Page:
The experiment with third-graders produced similar results. Students from a variety of backgrounds in PBL classrooms scored 8 percentage points higher than peers on a state science test. These results held regardless of a student’s reading level.
In some ways, this should be obvious.
When you put assessment in context it is more accurate. When you divorce it from its academic context (as you do with tests) it’s more abstract and less accurate.
The problem is one of time and ease of execution.
Put simply – tests are easy to give and grade. Projects are difficult.
Even designing a good project can take lots of trial and error. Tests are often prepackaged and easy to design – you just have questions clustered around whatever skills you were hoping students would learn.
It is very difficult for teachers to design entire courses with projects at every step of the way. Some might say it isn’t even desirable since such a course would probably not be able to cover as much material as traditional curriculum and it is generally preferable to use different modes of assessment in a single course. Let’s not forget that some students excel at tests and would suffer academically if the only kind of assessments were project based.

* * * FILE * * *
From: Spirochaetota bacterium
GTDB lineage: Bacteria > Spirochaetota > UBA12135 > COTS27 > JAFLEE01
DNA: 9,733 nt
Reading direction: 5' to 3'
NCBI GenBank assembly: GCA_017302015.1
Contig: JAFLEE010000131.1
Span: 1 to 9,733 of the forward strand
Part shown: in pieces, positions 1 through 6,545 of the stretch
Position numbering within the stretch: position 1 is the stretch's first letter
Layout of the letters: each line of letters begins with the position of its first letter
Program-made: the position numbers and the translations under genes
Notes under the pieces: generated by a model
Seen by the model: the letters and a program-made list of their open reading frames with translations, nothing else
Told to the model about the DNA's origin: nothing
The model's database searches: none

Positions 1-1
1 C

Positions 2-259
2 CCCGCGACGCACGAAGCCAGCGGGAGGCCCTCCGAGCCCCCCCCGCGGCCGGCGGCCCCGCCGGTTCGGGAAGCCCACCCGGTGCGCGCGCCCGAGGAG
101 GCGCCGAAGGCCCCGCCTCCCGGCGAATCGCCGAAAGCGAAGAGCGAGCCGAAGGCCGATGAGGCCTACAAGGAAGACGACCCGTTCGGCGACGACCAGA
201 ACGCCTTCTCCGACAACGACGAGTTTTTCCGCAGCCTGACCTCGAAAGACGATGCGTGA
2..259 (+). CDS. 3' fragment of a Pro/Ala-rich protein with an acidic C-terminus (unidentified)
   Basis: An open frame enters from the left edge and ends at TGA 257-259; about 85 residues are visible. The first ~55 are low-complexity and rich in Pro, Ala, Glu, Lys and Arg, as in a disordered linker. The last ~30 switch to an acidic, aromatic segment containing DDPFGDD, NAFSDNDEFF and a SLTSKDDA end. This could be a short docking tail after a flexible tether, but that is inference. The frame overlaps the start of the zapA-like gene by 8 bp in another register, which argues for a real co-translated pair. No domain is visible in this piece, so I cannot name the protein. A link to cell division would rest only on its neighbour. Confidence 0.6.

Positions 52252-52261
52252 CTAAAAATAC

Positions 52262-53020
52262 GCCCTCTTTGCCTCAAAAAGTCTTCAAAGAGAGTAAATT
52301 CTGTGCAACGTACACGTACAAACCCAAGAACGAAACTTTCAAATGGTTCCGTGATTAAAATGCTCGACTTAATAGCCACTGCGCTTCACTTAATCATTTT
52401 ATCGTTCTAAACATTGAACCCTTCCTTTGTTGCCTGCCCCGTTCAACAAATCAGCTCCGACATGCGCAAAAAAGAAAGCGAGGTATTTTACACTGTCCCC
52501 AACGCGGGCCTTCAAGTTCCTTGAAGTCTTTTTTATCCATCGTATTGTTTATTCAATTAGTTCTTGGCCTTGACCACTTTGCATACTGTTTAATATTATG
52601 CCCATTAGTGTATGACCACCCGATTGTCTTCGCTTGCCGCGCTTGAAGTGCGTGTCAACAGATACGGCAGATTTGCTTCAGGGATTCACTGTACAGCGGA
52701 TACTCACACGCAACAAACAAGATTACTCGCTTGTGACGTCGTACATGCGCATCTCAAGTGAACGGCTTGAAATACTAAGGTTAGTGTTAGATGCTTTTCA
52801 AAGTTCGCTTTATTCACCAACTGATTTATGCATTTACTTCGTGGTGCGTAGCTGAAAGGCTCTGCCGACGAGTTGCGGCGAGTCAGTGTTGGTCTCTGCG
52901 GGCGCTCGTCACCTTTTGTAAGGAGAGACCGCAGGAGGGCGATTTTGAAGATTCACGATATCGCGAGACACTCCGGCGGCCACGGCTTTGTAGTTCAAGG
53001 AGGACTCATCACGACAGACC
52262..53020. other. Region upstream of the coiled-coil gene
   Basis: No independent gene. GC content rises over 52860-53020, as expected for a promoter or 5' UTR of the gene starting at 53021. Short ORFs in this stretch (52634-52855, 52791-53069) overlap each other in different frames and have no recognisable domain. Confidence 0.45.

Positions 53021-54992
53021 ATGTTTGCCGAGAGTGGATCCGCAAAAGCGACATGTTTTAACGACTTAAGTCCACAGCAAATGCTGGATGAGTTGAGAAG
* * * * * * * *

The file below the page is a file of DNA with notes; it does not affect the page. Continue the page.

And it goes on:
My personal philosophy is one of moderation. Use projects when you can and when appropriate – but not always. And if you’re going to test, a teacher created assessment is orders of magnitude more valuable than a standardized one.
And in terms of projects, the best is at the end. What better way to demonstrate the cumulative learning of a course than through a cumulative project?
After the initial anxiety of such a hefty project, my kids in both grades settle down pretty quickly and get to work. I think they find the project comfortable because they’ve been exposed to almost every part of it before. This just brings it all together under one project.
It’s the opposite of learned helplessness. Students already know they can do it. All they have to do is step up and get it done.
That’s also why I make the project worth such a huge amount of points.
I already double points for the last grading period. Doing that and having such a hefty final project sends the message to kids that they can’t slack off now. The work they do in the closing days of school will have an outsized impact on their grade. If kids care at all about that – and most still do in middle school – they’ll make the effort.
It also helps fill the last few days and weeks with a focus on process. Nothing has to be memorized. Nothing is beyond anyone’s ability. We’re going to work together – each student and me – to make sure the final project gets done.
Usually they accomplish it with flying colors.
It’s something they often remember and pass on in legend to their younger siblings who bring it up in hushed tones when they enter my classroom for the first time.